When you take out an FHA home mortgage, you’ll be required to pay two different FHA mortgage insurance premiums. First, there’s an upfront mortgage insurance premium, which should equal 1.75% of your loan amount. This premium must be paid when the FHA borrower gets the loan, though its amount can be included in the total financed loan amount.
Additionally, you must pay an annual FHA mortgage insurance premium, which generally ranges from 0.45% to 1.05% of the home loan amount, depending on whether the loan features a 15 or 30-year term. The total home loan amount and the initial loan-to-value ratio also are considered when setting the annual mortgage insurance premium. The final annual premium amount then is divided by 12 and paid monthly.
8. No Recent Bankruptcy or Foreclosure
It’s recommended to wait for at least two years after a bankruptcy filing or three years after a foreclosure to apply for an FHA mortgage loan. In some cases, an FHA lender may make an exception because of unusual or extenuating circumstances.
What’s the Difference Between an FHA Loan and Conventional Loan?
The major difference between an FHA loan and a conventional loan is that an FHA loan comes with the backing of the U.S. federal government, while a conventional loan does not. Since FHA loans are designed to eliminate barriers for home buyers who may have trouble qualifying for a conventional mortgage loan, they generally feature more favorable terms for borrowers. This typically includes a lower credit score threshold than the score range typically required to qualify for a conventional home loan. FHA loans also require a lower down payment than conventional loans.
For example, an FHA loan usually requires a down payment of 3.5% of the price of the home, as long as the FHA borrower has a credit score of at least 580. For conventional loans, a down payment this low would be reserved for buyers with high credit scores and sufficient documented savings. Borrowers may be able to qualify for an FHA loan with a credit score as low as 500, while the minimum credit score for a conventional home loan usually starts around 620. For both types of loans, a higher credit score results in a better interest rate and terms.
Another difference between the two types of home loans is how the mortgage lender considers debt-to-income ratio, or DTI. This number is the percentage of monthly pre-tax income that is devoted to paying off debt. This includes the borrower’s mortgage, student loans, auto loans, child support, and any minimum payments toward credit card debt. You can qualify for an FHA home loan with a DTI of up to 50%, whereas lenders of conventional loans favor home buyers with DTIs of less than 43%.
FHA and conventional loans also differ when it comes to their corresponding mortgage insurance. If you’re taking on a traditional mortgage with less than a 20% down payment, the lender will require that you also purchase mortgage insurance. This extra insurance simply protects the mortgage lender in case you default on your home loan, and it isn’t generally required if your down payment is a minimum of 20% of your home’s purchase price.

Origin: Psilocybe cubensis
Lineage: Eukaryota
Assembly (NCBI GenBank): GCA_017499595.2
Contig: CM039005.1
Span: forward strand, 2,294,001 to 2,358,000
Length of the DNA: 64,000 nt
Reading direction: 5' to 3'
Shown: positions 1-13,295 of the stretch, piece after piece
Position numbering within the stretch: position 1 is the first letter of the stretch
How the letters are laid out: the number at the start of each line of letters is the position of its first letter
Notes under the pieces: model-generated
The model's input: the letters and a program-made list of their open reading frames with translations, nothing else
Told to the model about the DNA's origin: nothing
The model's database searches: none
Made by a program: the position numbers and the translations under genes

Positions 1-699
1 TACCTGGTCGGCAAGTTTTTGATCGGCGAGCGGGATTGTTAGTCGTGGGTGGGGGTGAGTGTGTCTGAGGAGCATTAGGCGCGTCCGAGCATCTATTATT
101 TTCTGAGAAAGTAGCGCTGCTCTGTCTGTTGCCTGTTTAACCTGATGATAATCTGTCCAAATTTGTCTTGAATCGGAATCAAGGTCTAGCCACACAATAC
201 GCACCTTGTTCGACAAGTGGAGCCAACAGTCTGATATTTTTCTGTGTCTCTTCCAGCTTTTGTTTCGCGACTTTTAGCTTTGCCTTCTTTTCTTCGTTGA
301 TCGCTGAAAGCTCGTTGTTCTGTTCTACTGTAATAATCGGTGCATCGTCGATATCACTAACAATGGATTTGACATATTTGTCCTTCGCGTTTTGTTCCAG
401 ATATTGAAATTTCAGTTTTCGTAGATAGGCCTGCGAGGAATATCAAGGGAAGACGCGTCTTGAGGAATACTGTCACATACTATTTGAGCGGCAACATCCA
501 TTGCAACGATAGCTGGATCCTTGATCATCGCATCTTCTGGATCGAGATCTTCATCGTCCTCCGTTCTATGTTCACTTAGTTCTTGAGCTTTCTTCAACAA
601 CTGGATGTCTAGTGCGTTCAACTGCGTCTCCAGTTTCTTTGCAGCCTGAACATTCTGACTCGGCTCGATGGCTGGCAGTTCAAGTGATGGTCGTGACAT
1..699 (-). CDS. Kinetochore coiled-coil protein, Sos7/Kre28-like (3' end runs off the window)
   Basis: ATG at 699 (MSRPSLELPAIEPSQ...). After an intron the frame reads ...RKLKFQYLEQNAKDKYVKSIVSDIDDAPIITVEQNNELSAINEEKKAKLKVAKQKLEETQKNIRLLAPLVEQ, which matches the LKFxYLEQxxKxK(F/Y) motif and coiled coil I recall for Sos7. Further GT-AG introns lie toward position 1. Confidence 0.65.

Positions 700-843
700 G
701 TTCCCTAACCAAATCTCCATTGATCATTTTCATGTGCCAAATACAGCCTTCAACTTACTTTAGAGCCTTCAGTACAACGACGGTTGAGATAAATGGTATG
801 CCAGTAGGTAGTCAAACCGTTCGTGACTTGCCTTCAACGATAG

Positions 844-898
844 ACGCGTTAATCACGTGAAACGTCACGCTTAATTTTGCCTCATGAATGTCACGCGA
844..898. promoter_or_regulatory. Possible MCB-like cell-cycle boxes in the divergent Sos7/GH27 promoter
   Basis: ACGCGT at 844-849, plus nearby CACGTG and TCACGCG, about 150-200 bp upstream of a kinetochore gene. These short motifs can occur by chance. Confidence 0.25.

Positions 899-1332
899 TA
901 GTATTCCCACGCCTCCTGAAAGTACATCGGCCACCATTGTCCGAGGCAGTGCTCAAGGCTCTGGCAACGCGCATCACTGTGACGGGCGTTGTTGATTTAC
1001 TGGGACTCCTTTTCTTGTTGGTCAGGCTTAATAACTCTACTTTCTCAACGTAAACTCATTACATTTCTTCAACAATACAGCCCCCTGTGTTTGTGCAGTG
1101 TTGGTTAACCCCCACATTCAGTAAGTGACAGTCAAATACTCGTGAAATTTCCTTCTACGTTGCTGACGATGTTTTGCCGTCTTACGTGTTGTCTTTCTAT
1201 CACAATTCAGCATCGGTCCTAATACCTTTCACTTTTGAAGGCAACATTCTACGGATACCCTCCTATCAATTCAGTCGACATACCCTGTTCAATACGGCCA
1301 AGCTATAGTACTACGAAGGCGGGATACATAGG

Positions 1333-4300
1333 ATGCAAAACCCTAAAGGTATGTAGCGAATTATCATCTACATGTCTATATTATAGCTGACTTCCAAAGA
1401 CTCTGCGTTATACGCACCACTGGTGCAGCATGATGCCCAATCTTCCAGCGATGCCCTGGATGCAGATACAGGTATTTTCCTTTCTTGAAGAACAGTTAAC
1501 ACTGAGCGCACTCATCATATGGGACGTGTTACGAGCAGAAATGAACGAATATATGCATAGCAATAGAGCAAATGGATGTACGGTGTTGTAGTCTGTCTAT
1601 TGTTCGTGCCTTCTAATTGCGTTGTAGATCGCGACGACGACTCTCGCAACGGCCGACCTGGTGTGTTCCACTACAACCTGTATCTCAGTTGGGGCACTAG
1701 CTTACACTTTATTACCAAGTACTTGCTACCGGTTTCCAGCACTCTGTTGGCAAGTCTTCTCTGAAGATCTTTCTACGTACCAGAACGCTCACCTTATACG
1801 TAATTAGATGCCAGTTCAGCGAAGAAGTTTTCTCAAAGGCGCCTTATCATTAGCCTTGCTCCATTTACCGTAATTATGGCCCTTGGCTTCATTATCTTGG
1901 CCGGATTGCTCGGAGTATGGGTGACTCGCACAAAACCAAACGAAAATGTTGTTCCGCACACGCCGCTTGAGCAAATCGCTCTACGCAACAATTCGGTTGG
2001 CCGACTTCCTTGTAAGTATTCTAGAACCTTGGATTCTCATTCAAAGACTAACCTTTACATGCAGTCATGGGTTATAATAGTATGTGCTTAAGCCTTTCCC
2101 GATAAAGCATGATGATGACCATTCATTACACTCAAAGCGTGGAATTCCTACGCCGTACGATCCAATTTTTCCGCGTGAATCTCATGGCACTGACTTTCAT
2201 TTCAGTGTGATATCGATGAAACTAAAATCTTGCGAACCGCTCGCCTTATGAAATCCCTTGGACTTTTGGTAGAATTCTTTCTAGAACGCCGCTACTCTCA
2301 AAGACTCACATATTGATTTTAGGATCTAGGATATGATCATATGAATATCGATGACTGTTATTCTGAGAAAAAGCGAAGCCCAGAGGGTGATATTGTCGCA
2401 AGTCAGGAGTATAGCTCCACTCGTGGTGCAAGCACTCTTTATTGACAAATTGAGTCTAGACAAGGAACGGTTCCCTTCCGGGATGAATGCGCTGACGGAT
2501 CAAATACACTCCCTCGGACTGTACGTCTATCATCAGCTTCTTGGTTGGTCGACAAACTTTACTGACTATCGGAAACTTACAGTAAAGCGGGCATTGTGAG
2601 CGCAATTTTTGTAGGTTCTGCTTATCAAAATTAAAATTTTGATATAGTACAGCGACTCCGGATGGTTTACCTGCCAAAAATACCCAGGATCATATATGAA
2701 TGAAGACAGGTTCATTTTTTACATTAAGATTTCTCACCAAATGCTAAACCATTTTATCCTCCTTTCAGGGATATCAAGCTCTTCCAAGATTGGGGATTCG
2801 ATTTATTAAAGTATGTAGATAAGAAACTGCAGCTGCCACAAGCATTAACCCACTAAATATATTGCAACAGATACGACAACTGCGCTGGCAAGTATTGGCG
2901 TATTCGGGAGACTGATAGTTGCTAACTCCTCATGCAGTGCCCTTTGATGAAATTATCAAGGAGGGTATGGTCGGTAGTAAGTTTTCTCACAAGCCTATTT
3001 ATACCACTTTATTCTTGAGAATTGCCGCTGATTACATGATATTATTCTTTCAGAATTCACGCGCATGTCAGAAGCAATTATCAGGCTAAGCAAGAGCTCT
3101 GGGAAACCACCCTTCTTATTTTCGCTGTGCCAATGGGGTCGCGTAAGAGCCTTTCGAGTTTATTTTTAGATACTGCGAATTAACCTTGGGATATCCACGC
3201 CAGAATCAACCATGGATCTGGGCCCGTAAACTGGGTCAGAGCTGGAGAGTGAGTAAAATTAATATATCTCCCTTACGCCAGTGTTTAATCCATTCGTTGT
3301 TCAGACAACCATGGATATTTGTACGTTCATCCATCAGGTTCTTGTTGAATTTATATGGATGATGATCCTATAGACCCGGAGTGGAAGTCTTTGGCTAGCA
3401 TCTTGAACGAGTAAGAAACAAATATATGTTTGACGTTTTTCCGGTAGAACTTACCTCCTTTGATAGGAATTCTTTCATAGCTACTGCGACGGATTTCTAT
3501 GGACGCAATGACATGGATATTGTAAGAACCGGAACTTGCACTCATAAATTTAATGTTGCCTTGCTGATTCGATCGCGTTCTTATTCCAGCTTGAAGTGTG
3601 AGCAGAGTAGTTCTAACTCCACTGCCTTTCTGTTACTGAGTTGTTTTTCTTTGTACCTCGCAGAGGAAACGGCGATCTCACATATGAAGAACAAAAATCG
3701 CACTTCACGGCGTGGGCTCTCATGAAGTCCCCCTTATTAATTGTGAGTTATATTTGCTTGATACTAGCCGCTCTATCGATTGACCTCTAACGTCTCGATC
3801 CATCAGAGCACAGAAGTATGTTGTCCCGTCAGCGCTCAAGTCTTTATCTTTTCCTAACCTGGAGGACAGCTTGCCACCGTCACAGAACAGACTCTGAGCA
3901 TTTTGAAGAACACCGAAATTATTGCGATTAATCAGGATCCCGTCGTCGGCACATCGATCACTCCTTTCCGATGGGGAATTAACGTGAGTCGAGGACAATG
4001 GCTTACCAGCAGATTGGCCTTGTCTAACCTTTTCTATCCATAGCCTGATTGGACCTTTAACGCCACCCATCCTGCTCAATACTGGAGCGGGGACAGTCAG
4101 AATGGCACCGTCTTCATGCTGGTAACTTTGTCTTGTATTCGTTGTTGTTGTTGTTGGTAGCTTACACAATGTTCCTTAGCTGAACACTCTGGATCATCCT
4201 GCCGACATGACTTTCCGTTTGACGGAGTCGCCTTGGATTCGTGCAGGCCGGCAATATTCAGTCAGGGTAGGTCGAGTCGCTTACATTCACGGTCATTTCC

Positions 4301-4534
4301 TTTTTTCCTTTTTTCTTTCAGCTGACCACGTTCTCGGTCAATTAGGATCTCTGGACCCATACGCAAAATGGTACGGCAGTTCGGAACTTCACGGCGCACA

Private mortgage insurance costs will vary according to your credit score and the size of your loan. As you may expect, borrowers with higher credit scores will see more favorable PMI premiums. With a conventional mortgage, your private mortgage insurance premiums automatically will stop once your home equity reaches 22% of your home’s purchase price.
You may also be required to purchase mortgage insurance with an FHA loan, but the cost of your mortgage insurance premiums is not determined by your credit score. If your down payment is less than 10% of your home’s purchase price, your mortgage insurance will last throughout the life of your home loan, unless you refinance into a conventional mortgage at some point. If your down payment is higher than 10%, you will pay mortgage insurance for the first 11 years of your loan.
Both FHA and conventional home mortgages also feature lending limits. The 2022 FHA loan limit is $420,860 for areas with lower costs of living and $970,800 for areas where home prices are documented as very high. In contrast, conventional loans are capped at $647,200 in most areas of the United States.
It’s worth noting that the traditional FHA home mortgage is only one type of mortgage insured by the U.S. Federal Housing Administration. The FHA also backs other types of loan programs, such as the energy-efficient mortgage program, the home equity conversion mortgage program (otherwise known as a reverse mortgage), the graduated payment mortgage program, and mortgages designed specifically for home renovations.
Is an FHA Loan Right for Me?
An FHA loan may be a smart and sound financial option for getting you into a home of your own. If you have decent credit and some money saved for a down payment, an FHA loan can make home ownership possible a lot sooner than with conventional loans.
With an FHA home loan, you can stop renting and begin building equity in your own home, which can serve you well far into the future. Find out today if you qualify for an FHA loan and take the next steps toward owning the home of your dreams.